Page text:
America’s Number One Burger Expert Does the Impossible

Kevin Alexander ate 330 hamburgers last year, but he hadn’t yet tried this one.

Cockscomb restaurant's Impossible Burger. Kevin Alexander

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Writer Kevin Alexander says he’s always had a “deep passion for burgers,” especially the thin-patty, diner-style variety. As the “chief burger critic” for food and entertainment site Thrillist, he’d rated dozens of them in the hunt for the best hamburger in the country. But last year, he grew tired of tackling the topic in a haphazard manner, sometimes relying on other editors’ reviews. So he convinced his bosses to let him embark on “Burger Quest“: “a full tour of the country,” tasting “as many burgers as possible.” Thirty cities and 72 flights later, Alexander had ingested 330 hamburgers, more than double the number Alan Richman gorged for GQ for a similar project back in 2006.

Along the way, Alexander picked up some fascinating tidbits about Americans’ love affair with ground beef. In its early days, the dish was really about “working class food that you need to carry somewhere and eat quickly,” he told us on our latest episode of Bite. “You really get to know a city and a region by their burgers,” he says: Oklahoma’s onion burgers emerged out of the Depression, “because you could pack onions into the meat and it’s cheaper.” In the dairy-loving Midwest, Minneapolis’ “Juicy Lucy’s” come with melted cheese jammed into the middle, and Wisconsin’s signature burgers are topped with melted butter.

Alexander had some concerns about what Burger Quest might do to his body. “My doctor was very worried about the effects of all that red meat,” Alexander says. He was advised to get plenty of exercise and water, and eat oatmeal and greens on the days he planned to sample several burgers in a row. Subsidized burgers may sound like a fantasy, but “honestly, you feel horrible at the end of the day,” Alexander says. “You really do. It really messes with you. You’re sluggish, and you almost feel drunk from all the red meat in your system.” By the end of the year, he was a little less healthy, but “not so much so that it was alarming.” His cholesterol went up 16 points, but “it wasn’t Super-Size Me,” he says.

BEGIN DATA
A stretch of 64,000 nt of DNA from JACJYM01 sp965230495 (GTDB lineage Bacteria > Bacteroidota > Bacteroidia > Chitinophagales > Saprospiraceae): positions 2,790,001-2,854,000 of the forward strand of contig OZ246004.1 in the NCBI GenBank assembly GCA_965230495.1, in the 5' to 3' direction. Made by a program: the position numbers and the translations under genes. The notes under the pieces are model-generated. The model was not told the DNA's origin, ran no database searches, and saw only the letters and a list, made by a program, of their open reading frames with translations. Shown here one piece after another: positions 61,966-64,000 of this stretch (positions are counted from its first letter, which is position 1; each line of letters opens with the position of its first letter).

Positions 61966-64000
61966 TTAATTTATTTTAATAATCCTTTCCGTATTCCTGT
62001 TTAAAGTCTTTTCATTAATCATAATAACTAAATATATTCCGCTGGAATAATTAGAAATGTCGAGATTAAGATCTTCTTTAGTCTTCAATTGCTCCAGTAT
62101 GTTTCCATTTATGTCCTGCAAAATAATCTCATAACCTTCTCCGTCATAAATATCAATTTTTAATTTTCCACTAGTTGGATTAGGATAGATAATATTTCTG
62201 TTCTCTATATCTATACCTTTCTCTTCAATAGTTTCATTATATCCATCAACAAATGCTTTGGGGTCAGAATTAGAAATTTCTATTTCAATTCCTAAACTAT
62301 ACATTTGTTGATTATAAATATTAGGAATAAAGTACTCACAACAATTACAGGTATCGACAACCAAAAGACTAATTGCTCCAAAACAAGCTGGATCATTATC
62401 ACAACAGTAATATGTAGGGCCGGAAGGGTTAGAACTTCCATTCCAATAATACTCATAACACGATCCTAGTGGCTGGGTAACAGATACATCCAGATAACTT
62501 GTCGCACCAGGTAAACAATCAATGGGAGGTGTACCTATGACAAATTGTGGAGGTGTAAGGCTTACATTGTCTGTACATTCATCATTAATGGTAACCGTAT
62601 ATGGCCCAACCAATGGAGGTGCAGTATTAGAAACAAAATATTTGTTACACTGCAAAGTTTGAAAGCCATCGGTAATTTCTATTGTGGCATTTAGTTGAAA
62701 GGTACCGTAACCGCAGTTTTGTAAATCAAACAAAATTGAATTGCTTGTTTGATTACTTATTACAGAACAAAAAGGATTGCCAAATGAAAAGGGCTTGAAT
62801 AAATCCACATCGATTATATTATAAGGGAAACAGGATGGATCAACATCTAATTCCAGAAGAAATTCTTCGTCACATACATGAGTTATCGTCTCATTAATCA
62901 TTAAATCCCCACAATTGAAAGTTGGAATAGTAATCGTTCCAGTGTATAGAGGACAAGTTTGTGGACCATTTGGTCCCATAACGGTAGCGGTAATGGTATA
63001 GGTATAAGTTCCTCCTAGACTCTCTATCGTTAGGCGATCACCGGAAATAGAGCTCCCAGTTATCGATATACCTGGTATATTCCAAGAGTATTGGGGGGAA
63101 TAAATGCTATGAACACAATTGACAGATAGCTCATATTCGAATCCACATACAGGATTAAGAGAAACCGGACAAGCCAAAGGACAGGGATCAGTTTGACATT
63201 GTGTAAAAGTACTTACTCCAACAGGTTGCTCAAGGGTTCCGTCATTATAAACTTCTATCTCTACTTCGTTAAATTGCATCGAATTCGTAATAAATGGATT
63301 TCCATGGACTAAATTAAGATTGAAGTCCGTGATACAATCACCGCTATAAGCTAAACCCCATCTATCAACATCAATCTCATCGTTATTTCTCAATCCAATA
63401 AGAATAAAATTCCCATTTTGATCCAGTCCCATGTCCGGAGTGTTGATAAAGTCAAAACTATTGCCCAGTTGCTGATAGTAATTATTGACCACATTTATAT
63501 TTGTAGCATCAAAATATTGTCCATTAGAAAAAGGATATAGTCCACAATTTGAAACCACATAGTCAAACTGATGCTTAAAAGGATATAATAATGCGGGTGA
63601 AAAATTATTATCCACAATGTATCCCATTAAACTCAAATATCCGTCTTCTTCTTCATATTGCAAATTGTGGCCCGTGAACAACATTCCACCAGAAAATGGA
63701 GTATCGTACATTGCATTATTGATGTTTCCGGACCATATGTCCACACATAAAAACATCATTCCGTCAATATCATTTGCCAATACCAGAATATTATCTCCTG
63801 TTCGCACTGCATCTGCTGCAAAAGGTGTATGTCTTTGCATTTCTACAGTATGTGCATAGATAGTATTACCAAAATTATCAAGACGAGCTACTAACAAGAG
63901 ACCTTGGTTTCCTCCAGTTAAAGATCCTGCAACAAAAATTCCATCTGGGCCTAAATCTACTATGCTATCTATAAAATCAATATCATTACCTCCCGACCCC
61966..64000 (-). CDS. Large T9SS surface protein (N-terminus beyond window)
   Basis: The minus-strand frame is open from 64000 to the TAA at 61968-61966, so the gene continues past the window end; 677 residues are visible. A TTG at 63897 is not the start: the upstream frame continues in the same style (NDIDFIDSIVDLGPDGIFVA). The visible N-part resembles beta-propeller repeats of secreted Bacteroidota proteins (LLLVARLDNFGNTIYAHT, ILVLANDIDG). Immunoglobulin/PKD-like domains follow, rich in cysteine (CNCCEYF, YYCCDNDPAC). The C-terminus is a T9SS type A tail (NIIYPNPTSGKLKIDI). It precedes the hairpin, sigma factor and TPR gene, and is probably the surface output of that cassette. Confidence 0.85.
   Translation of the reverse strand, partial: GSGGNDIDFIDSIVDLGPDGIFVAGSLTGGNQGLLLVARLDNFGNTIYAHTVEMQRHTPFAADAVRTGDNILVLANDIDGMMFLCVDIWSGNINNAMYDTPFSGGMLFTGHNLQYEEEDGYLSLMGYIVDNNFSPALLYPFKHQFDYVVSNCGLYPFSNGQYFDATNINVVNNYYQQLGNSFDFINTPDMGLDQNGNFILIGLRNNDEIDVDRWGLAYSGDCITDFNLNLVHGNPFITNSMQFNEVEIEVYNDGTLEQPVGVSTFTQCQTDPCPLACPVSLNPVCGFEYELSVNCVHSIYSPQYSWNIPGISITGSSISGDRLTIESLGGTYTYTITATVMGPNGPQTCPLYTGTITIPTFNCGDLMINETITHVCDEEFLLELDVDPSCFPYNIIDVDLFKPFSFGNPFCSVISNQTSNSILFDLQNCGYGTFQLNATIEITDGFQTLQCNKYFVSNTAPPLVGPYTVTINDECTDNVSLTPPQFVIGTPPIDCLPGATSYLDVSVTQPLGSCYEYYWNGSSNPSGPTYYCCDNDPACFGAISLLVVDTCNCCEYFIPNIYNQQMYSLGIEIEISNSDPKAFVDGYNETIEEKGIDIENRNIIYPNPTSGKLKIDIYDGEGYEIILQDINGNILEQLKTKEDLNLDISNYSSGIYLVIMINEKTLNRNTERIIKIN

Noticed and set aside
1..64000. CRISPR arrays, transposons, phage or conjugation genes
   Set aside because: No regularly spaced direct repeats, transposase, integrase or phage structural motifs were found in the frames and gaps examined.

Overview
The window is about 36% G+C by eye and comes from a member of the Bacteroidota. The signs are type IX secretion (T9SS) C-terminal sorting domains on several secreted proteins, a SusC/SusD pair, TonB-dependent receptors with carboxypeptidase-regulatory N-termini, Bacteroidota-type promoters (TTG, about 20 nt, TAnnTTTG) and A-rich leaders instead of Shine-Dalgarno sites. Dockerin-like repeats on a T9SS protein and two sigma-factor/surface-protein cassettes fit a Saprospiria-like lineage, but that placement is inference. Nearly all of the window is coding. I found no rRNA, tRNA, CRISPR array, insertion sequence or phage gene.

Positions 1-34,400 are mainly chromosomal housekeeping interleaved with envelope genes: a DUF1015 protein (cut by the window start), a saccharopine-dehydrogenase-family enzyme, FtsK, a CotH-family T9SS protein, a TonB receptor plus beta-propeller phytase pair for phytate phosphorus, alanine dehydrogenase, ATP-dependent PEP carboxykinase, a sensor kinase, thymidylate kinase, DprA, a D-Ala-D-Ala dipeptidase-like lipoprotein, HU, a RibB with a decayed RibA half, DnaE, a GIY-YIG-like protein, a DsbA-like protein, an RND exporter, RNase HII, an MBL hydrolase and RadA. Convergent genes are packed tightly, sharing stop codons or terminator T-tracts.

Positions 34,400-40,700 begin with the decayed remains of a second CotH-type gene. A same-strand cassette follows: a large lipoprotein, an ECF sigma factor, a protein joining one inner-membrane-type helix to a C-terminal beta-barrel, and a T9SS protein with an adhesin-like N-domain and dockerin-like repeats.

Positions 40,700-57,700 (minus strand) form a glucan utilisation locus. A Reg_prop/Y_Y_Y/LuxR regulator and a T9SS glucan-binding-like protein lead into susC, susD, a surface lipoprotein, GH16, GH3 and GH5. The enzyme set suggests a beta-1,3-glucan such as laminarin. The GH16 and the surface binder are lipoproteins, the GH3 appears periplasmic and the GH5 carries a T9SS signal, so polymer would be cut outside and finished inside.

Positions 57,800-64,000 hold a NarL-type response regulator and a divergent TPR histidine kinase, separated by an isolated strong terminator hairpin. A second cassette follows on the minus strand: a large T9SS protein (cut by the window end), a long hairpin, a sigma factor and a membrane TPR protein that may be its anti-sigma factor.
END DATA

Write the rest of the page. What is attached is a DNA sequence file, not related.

Alexander limited his quest to beef burgers, so he still hadn’t sampled the Impossible Burger—a highly-publicized vegetarian patty that supposedly cooks and tastes just like meat, and even appears to bleed. (The burger is getting flack this week for its controversial special ingredient, “heme”). I took him to lunch so he could evaluate this futuristic hamburger using the same criteria he applies to beef burgers. Find out what he thought by tuning in to Bite (segment starts at 1:45 of the episode above).

The Impossible Burger as served at Cockscomb restaurant in San Francisco.

Kevin Alexander

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THE BIG PICTURE

You expect the big picture, and it's our job at Mother Jones to give it to you. And right now, so many of the troubles we face are the making not of a virus, but of the quest for profit, political or economic (and not just from the man in the White House who could have offered leadership and comfort but instead gave us bleach).

In "News Is Just Like Waste Management," we unpack what the coronavirus crisis has meant for journalism, including Mother Jones’, and how we can rise to the challenge. If you're able to, this is a critical moment to support our nonprofit journalism with a donation: We've scoured our budget and made the cuts we can without impairing our mission, and we hope to raise $400,000 from our community of online readers to help keep our big reporting projects going because this extraordinary pandemic-plus-election year is no time to pull back.

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